This act of protest is significant not only for Italy, where an enormous popular reaction is emerging in the face of a far-right government and a defeated, divided, and discredited centre-left government, but also for Europe, where the European Commission and governments have failed in their role as mediators in the Russia-Ukraine war and have submitted to NATO, with the ambition to assume a military leadership role alongside the USA. The demonstration in Rome had a diverse social composition around the idea that the key point is to insist on what the powerful, Putin and NATO in the first place, do not want, that is, a ceasefire and negotiations. Negotiations that, as a document signed by many prestigious former diplomats, would start from a negotiating table and lead to a ceasefire, that provides for troop withdrawal, and an end to sanctions, a peace and security conference for the area, letting the populations of the Donbass decide on their own future.
Italian police announced a series of raids against the neo-Nazi Order of Hagal organization. Accused of stockpiling weapons and planning terror attacks, the group has established operational ties to the Ukrainian Azov Battalion. Five members of an Italian neo-Nazi organization known as the “Order of Hagal” were arrested on November 15th while an additional member remains wanted by authorities. He happened to be in Ukraine, fighting Russian forces alongside the Azov Battalion, which has been formally integrated into the Ukrainian military. The “Hagal” members are accused of plotting terrorist attacks on civilian and police targets. A sixth member of the Hagal group, now considered a fugitive, is in Ukraine and embedded with the Azov Battalion, a neo-Nazi paramilitary group that has been incorporated into the Ukrainian National Guard.
An Italian social scientist and professor, Marco Grasso, has resigned from his post as director of a research unit at Università degli Studi Milano-Bicocca (UNIMIB) in Milan, Italy, over the academic institution’s partnership with oil and gas major Eni, DeSmog can exclusively report. In February this year, UNIMIB and Eni signed a five-year “Joint Research Agreement,” (JRA) in which the university and the fossil fuel company pledged to collaborate on “research projects of common interest” related to the energy transition, according to an Eni press release. In a video promoting the partnership, the company’s CEO Claudio DeScalzi said it would be “crucial for the [energy] transition but also the transformation of Eni.”
The massive demonstration, organized by the USB (Unione Sindacale di Base) union, saw people burning energy bills in protest against skyrocketing costs of living, which are taking a huge toll on ordinary people in the southern European country. The demonstrators called on the government in Rome to leave the NATO military alliance and demanded an end to the Russian war in Ukraine, now in its eighth month. The simmering war in Ukraine has resulted in a severe energy crisis across the continent, fueling strong anti-NATO sentiments among people. Italy has been rocked by several such anti-government and anti-NATO demonstrations in recent months. In June, a demonstration was held in the center of the Italian capital for the withdrawal of Italy from NATO, against the supply of weapons to Ukraine and the spread of misinformation about Russia and the Ukrainian war.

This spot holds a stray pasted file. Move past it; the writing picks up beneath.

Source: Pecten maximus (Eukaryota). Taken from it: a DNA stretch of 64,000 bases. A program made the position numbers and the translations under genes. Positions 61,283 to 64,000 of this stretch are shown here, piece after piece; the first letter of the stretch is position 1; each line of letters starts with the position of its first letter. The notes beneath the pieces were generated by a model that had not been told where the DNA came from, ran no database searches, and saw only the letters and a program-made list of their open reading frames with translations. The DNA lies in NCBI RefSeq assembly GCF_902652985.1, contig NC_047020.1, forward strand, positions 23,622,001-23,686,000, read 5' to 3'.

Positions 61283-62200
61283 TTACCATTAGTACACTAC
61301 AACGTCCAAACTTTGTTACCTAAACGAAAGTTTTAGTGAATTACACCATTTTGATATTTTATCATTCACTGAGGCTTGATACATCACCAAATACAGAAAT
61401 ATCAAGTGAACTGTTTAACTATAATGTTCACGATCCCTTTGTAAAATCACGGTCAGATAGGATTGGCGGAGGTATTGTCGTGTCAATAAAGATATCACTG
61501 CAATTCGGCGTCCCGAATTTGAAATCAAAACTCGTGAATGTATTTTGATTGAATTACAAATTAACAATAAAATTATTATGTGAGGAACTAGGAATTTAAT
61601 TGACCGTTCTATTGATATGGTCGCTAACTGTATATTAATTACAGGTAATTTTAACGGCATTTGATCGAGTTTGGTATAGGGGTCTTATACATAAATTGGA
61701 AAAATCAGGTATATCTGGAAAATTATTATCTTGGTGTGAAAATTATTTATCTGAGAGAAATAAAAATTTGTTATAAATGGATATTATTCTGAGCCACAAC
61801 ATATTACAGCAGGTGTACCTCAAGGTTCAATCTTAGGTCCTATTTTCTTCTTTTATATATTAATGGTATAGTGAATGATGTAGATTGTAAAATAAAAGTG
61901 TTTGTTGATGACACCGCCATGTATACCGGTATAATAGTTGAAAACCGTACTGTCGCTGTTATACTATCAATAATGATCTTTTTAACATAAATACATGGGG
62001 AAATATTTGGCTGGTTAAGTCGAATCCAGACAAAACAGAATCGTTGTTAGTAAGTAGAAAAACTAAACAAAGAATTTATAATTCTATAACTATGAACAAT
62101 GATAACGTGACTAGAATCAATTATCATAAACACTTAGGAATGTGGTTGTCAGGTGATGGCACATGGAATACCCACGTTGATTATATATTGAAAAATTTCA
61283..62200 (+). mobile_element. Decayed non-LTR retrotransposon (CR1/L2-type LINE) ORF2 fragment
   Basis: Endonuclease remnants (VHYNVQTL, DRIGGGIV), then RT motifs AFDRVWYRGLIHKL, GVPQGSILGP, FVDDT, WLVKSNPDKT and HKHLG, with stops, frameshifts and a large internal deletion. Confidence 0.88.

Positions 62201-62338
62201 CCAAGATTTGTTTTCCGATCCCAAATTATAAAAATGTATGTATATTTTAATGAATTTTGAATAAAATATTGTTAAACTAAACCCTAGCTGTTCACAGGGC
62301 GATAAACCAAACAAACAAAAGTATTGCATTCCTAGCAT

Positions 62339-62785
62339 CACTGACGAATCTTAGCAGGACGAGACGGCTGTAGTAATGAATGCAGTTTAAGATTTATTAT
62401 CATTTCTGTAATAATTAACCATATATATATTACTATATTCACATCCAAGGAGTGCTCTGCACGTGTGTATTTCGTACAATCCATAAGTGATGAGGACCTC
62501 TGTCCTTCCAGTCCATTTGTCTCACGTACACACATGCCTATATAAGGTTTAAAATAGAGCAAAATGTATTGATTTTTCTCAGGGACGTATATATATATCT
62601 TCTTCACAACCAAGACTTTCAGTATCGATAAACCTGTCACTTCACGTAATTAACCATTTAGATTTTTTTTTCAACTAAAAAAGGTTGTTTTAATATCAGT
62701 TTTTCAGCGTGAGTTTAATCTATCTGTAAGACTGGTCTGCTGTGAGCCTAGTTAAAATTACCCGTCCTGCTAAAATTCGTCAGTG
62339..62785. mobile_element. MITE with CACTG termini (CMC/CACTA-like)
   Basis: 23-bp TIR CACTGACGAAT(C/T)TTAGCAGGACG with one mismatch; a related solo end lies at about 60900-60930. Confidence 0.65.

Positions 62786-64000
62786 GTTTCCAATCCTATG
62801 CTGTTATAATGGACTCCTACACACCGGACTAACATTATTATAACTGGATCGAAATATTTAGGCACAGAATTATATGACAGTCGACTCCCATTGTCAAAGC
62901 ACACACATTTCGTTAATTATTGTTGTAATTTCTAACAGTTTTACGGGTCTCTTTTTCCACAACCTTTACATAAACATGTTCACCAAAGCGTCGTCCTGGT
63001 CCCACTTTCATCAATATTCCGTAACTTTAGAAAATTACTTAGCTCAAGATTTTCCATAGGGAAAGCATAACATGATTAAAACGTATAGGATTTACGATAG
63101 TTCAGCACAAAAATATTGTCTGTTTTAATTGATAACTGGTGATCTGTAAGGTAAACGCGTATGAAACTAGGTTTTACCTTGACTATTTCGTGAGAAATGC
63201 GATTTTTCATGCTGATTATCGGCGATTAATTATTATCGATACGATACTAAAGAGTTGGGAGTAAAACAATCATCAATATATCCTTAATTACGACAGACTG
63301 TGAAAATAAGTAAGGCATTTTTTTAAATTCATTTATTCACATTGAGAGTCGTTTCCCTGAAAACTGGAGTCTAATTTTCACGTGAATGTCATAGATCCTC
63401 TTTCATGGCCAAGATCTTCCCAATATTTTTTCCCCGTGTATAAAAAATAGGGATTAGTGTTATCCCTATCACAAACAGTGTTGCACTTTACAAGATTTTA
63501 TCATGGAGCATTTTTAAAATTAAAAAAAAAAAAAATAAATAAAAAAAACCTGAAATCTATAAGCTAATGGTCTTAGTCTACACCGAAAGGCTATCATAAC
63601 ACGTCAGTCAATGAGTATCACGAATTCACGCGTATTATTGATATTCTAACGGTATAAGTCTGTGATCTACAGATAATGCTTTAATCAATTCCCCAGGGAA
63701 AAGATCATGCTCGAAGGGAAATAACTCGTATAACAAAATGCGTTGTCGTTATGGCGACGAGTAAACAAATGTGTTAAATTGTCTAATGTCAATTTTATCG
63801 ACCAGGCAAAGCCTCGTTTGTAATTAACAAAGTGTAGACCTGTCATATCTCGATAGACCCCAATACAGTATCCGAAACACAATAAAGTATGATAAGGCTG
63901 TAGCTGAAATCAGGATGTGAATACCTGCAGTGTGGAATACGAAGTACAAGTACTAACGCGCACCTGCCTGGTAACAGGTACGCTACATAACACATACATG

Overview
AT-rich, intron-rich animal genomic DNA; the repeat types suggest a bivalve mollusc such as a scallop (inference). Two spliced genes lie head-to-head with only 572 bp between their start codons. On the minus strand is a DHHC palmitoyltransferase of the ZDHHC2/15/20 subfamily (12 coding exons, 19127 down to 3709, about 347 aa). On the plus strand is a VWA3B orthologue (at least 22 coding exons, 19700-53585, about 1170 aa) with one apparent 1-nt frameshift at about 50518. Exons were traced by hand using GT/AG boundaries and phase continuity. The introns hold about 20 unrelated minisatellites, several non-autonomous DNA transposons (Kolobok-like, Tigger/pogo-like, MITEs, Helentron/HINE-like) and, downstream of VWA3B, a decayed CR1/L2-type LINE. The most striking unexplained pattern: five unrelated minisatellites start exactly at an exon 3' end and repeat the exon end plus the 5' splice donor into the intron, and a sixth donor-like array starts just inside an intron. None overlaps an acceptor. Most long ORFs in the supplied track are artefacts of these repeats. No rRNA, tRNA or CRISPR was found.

AAttendees at the opening ceremony of Gastech, the world's largest meeting of gas companies, in Milan on Monday were greeted by what Greenpeace campaigners called "climate hell"—a display of "toxic" fumes and the sounds of sirens that the organization said represented "the fate we face if we continue to burn fossil fuels." Greenpeace Italy led the direct action including more than 50 campaigners from across Europe, confronting officials there to promote gas, liquefied natural gas (LNG), and hydrogen as "greener" alternatives to oil and coal. Gastech and other efforts to push natural gas as a more sustainable energy source than other fossil fuels amount to "greenwashing," said the organizers, who also displayed a hot air balloon at the meeting emblazoned with the words: "Gas is Green...washing. End fossil fuels now."
Verona, Italy - "NATO send the Ukrainian people to the massacre. Vasal governments also obey, "the supporters of the protest chanted. "NATO send the Ukrainian people to the massacre. Vasal governments also obey," the supporters of the protest chanted. At the level of reasons for going out into the street in such a protest gesture, the organizers explained: “I haven't taken a clear position on it for weeks the war in Ukraine. First I researched, then I listened to direct sources. And we realized that the official narrative, as for Covid, is totally insecure." In this context, the organizers of the march argued that “this war is organized, desired and maintained by Western forces, led by NATO.
On January 21, 18-year-old Italian high school student Lorenzo Parelli died after being hit by a heavy metal beam while working at a factory in Lauzacco, a small town in northern Italy. The accident happened on the last day of Lorenzo’s alternanza scuola-lavoro (“school-work alternation”) internship as part of a mandatory work-placement program for high school students. In an attempt to individualize the responsibility for this tragedy, investigators are now wasting time and resources to determine who is to blame for Lorenzo’s death. Meanwhile, they are letting the neoliberal capitalist death machine that legitimized a program that forces young students into dangerous factory work off the hook. However, for the students who have been organizing throughout the country since his death, the real culprit of this tragedy is clear: “Lorenzo did not die. He was killed by the state through the alternanza scuola-lavoro,” as Niccolò De Luca, a member of the recently formed student movement La Lupa (“The Wolf”) put it.